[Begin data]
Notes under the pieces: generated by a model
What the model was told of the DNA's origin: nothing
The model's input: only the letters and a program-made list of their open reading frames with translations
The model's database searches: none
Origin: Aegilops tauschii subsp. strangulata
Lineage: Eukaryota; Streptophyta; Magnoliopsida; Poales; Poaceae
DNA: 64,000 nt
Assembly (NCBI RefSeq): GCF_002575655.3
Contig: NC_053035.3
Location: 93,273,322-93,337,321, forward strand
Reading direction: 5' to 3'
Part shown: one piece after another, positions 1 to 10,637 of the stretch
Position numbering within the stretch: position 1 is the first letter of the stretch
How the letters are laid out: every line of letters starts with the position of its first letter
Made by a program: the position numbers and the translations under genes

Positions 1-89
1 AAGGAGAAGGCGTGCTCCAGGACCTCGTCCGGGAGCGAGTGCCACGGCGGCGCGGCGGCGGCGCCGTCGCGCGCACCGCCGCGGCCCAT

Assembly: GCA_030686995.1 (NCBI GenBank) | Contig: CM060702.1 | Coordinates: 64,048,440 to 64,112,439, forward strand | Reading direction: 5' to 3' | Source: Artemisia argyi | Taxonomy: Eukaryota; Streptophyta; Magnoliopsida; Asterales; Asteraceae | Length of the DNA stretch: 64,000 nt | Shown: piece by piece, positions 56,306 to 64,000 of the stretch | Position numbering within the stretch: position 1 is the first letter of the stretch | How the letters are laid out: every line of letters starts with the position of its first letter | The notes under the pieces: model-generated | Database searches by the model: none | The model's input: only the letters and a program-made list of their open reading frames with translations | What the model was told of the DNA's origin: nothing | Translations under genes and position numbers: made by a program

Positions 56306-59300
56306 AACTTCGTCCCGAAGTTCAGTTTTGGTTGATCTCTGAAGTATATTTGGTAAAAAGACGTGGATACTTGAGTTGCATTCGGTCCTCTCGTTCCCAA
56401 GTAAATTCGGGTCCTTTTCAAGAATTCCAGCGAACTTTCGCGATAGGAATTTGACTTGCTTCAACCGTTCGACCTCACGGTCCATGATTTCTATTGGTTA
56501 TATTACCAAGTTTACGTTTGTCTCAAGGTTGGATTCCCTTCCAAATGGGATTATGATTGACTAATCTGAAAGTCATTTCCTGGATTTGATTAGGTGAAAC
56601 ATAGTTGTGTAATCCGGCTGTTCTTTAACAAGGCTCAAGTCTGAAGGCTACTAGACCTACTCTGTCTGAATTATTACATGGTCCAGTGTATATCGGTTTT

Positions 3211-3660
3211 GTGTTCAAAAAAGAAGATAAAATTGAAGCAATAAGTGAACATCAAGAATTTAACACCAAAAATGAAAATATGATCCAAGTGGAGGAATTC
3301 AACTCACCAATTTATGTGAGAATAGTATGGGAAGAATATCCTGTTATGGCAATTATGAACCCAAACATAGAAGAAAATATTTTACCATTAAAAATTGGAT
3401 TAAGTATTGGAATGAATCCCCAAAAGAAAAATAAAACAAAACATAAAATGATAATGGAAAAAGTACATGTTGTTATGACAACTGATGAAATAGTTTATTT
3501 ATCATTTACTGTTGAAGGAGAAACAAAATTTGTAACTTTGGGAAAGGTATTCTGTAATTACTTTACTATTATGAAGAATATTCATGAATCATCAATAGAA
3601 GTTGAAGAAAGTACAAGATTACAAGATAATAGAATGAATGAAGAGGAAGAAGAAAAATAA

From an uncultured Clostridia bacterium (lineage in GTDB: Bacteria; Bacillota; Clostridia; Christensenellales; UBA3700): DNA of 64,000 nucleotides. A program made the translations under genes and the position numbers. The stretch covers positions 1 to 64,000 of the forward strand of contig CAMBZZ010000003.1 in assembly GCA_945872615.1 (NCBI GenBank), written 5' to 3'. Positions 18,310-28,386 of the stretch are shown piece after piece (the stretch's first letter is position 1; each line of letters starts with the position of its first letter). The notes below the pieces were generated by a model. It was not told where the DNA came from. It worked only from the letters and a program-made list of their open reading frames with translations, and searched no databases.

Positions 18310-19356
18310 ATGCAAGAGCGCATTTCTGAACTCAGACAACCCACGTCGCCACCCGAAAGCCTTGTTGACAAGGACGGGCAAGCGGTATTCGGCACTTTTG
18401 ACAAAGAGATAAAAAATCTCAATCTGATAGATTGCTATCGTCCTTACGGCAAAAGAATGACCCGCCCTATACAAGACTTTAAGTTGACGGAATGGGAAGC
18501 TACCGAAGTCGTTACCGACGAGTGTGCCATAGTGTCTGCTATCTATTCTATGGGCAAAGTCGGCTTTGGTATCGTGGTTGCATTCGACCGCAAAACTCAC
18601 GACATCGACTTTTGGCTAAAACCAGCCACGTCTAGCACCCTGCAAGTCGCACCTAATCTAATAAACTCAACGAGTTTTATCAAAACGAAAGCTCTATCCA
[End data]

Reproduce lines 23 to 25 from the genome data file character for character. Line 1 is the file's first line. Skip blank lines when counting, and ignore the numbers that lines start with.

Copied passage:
56601 ATAGTTGTGTAATCCGGCTGTTCTTTAACAAGGCTCAAGTCTGAAGGCTACTAGACCTACTCTGTCTGAATTATTACATGGTCCAGTGTATATCGGTTTT

Positions 3211-3660
3211 GTGTTCAAAAAAGAAGATAAAATTGAAGCAATAAGTGAACATCAAGAATTTAACACCAAAAATGAAAATATGATCCAAGTGGAGGAATTC